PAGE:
A new national survey finds former Vice President Joe BidenJoe BidenHillicon Valley: Biden calls on Facebook to change political speech rules | Dems demand hearings after Georgia election chaos | Microsoft stops selling facial recognition tech to police Trump finalizing executive order calling on police to use ‘force with compassion’ The Hill’s Campaign Report: Biden campaign goes on offensive against Facebook MORE and Sens. Elizabeth WarrenElizabeth WarrenWarren, Democrats urge Trump to back down from veto threat over changing Confederate-named bases OVERNIGHT DEFENSE: Joint Chiefs chairman says he regrets participating in Trump photo-op | GOP senators back Joint Chiefs chairman who voiced regret over Trump photo-op | Senate panel approves 0B defense policy bill Trump on collision course with Congress over bases with Confederate names MORE (D-Mass.) and Bernie SandersBernie SandersThe Hill’s 12:30 Report: Milley apologizes for church photo-op Harris grapples with defund the police movement amid veep talk Biden courts younger voters — who have been a weakness MORE (I-Vt.) statistically tied for the lead in the race to face President TrumpDonald John TrumpSenate advances public lands bill in late-night vote Warren, Democrats urge Trump to back down from veto threat over changing Confederate-named bases Esper orders ‘After Action Review’ of National Guard’s role in protests MORE in 2020.
The latest poll from Monmouth University finds Biden and Warren each receiving the support of 23 percent of respondents, with Sanders close behind at 20 percent. The survey of Democratic voters has a margin of error of plus or minus 5.3 percentage points, putting the top three candidates in a statistical dead heat.
Sanders gained the most from the same survey last month, surging 5 points, while Warren lost 5 points and Biden lost 2 points.
Rounding out the top eight are the rising South Bend, Ind., Mayor Pete ButtigiegPete ButtigiegScaled-back Pride Month poses challenges for fundraising, outreach Biden hopes to pick VP by Aug. 1 It’s as if a Trump operative infiltrated the Democratic primary process MORE at 9 percent, who picked up 5 points from last month; Sen. Kamala HarrisKamala Devi HarrisRand Paul introduces bill to end no-knock warrants The Hill’s Campaign Report: Biden campaign goes on offensive against Facebook McEnany says Juneteenth is a very ‘meaningful’ day to Trump MORE (D-Calif.) at 5 percent; Sen. Cory BookerCory Anthony BookerRand Paul introduces bill to end no-knock warrants Black lawmakers unveil bill to remove Confederate statues from Capitol Harris grapples with defund the police movement amid veep talk MORE (D-N.J.) and tech entrepreneur Andrew YangAndrew YangGeorge Floyd protests show corporations must support racial and economic equality Andrew Yang discusses his universal basic income pilot program Andrew Yang on the George Floyd protests in Minneapolis MORE at 3 percent each and Sen. Amy KlobucharAmy KlobucharHillicon Valley: Biden calls on Facebook to change political speech rules | Dems demand hearings after Georgia election chaos | Microsoft stops selling facial recognition tech to police Democrats demand Republican leaders examine election challenges after Georgia voting chaos Harris grapples with defund the police movement amid veep talk MORE (D-Minn.) at 2 percent.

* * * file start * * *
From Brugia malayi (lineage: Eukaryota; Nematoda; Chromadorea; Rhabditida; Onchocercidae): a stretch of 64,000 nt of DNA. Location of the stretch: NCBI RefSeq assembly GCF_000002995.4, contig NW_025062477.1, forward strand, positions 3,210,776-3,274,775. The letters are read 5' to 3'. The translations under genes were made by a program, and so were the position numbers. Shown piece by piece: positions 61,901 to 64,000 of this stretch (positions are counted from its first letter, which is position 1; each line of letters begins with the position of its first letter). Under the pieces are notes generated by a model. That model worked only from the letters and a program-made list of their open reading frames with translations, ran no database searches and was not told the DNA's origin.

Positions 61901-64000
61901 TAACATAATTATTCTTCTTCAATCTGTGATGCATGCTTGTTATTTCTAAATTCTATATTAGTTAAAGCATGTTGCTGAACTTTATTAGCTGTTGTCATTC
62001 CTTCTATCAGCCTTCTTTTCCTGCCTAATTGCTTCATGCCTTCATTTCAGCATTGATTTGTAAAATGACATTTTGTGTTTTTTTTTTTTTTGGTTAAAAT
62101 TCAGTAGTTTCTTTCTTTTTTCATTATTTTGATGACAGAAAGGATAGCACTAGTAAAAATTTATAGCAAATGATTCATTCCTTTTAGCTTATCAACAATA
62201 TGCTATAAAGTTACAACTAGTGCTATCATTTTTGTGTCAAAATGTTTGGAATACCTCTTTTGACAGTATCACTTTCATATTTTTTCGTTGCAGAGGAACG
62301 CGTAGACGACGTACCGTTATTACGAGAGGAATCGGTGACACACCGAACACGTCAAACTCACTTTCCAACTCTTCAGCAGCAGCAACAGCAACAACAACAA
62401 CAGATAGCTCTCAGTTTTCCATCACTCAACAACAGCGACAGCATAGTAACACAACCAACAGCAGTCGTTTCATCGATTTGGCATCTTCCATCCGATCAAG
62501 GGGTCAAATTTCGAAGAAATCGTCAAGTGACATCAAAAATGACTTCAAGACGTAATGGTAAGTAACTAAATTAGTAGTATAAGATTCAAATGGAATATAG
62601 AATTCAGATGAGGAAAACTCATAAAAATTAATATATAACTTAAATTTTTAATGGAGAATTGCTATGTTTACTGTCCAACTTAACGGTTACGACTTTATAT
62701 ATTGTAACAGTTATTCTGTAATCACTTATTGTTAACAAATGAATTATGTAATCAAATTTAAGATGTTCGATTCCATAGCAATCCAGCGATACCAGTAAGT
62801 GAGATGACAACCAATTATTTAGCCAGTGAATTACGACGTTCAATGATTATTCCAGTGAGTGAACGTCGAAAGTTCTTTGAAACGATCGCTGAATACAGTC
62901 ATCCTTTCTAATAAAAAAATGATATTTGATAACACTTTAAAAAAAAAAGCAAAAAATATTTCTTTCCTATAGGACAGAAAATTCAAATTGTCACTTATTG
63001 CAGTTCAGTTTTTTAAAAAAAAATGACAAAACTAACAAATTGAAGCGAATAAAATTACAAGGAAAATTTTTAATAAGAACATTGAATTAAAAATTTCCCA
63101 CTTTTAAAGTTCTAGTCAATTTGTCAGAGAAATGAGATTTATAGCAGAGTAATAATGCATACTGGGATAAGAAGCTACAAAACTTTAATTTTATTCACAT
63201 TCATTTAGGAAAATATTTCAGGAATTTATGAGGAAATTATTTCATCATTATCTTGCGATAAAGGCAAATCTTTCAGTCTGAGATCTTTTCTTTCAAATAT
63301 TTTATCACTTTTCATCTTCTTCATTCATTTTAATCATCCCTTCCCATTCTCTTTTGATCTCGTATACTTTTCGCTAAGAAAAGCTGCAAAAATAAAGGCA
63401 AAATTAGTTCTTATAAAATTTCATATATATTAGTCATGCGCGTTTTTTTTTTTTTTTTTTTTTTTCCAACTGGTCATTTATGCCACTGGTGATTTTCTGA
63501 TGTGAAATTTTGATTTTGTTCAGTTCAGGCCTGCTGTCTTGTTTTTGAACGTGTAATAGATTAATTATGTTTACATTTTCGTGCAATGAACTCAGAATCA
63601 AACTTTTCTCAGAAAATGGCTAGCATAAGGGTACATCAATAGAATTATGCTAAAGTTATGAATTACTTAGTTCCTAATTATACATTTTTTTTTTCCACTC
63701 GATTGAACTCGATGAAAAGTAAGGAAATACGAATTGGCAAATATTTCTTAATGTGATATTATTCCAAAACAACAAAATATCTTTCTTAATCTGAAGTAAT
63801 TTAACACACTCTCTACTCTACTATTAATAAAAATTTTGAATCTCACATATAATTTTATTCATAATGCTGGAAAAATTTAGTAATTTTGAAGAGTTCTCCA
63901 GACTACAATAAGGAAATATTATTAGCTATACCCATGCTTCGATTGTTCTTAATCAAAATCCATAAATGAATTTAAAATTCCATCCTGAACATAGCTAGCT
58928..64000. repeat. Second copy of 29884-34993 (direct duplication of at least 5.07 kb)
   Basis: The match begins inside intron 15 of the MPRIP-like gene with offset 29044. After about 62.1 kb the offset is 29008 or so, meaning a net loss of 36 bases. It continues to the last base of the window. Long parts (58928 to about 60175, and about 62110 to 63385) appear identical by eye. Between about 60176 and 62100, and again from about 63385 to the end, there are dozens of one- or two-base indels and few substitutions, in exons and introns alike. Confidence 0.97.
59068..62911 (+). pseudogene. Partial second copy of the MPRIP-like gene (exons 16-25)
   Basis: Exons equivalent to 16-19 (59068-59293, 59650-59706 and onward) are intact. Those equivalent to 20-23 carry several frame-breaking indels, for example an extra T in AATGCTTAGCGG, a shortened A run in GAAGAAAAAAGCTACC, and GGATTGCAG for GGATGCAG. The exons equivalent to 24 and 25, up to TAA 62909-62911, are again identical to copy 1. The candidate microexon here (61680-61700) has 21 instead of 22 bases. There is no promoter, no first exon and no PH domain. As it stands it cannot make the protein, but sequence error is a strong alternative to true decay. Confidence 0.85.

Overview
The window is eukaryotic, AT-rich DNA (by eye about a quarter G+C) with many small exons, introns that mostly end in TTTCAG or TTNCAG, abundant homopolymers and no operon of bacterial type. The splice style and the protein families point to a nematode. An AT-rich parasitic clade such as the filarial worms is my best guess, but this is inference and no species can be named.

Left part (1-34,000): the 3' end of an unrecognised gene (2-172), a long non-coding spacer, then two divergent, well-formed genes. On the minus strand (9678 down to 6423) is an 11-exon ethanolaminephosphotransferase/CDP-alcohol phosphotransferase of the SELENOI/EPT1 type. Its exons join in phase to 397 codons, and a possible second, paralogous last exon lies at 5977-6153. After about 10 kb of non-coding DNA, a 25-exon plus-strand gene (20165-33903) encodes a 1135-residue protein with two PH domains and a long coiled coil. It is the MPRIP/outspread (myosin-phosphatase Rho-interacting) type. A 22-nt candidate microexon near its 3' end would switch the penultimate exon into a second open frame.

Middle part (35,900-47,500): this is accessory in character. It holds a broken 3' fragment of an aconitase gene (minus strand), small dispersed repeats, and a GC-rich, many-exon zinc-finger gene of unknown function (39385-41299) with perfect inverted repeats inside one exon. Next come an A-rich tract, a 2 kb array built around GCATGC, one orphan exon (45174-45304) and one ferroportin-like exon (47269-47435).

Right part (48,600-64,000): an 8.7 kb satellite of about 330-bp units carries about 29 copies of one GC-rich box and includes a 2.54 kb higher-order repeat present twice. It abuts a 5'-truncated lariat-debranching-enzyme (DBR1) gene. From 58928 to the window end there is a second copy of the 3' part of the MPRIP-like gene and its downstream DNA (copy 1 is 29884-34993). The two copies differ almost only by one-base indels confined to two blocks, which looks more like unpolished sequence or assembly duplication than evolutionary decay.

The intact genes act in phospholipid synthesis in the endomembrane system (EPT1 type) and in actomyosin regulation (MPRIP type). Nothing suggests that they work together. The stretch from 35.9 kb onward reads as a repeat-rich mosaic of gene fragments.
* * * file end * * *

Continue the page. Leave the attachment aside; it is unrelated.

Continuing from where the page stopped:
“It is interesting that these results look a lot like what was considered an outlier poll back in August,” said Monmouth University pollster Patrick Murray. “But the current numbers are not an outlier with other recent national polls being all over the place. This is just another reminder that there is no such thing as a national primary. Most of the voters we talk to right now are not really anchoring their choices to an actual election decision just yet.”
Democratic voters were asked to rate the candidates on a scale of zero to 10 as to the likelihood of defeating Trump, with 10 being the likeliest.
Biden is still viewed as the strongest Democrat in a head-to-head match-up with Trump, with 51 percent of Democratic voters rating him at 8, 9 or 10. Biden’s average score is 7.3, down from 7.7 in June.
But Warren and Sanders have closed the electability gap, with Warren rising from 6.4 in June to 7.1 presently, and Sanders averaging a 7, up from 6.5.
Among all voters, only 42 percent said Trump should be reelected in 2020, with 55 percent saying it’s time for someone new.
But those numbers have improved for Trump since House Democrats launched an impeachment inquiry. The same survey from August found that just 39 percent said Trump should be reelected and 57 percent said it was time for someone new.
“It’s important not to read too much into differences within the margin of error. But the fact that there is no significant change in the current results suggests that the opening salvo of the House impeachment inquiry has had little impact on the overall 2020 dynamic,” said Murray. “Voter opinion remains baked in.”
The Monmouth University survey of 835 registered voters nationwide has a margin of error of plus or minus 3.4 percentage points. The survey of 345 Democrats has a 5.3 percentage-point margin of error. The poll was conducted between Oct. 30 and Nov. 3.
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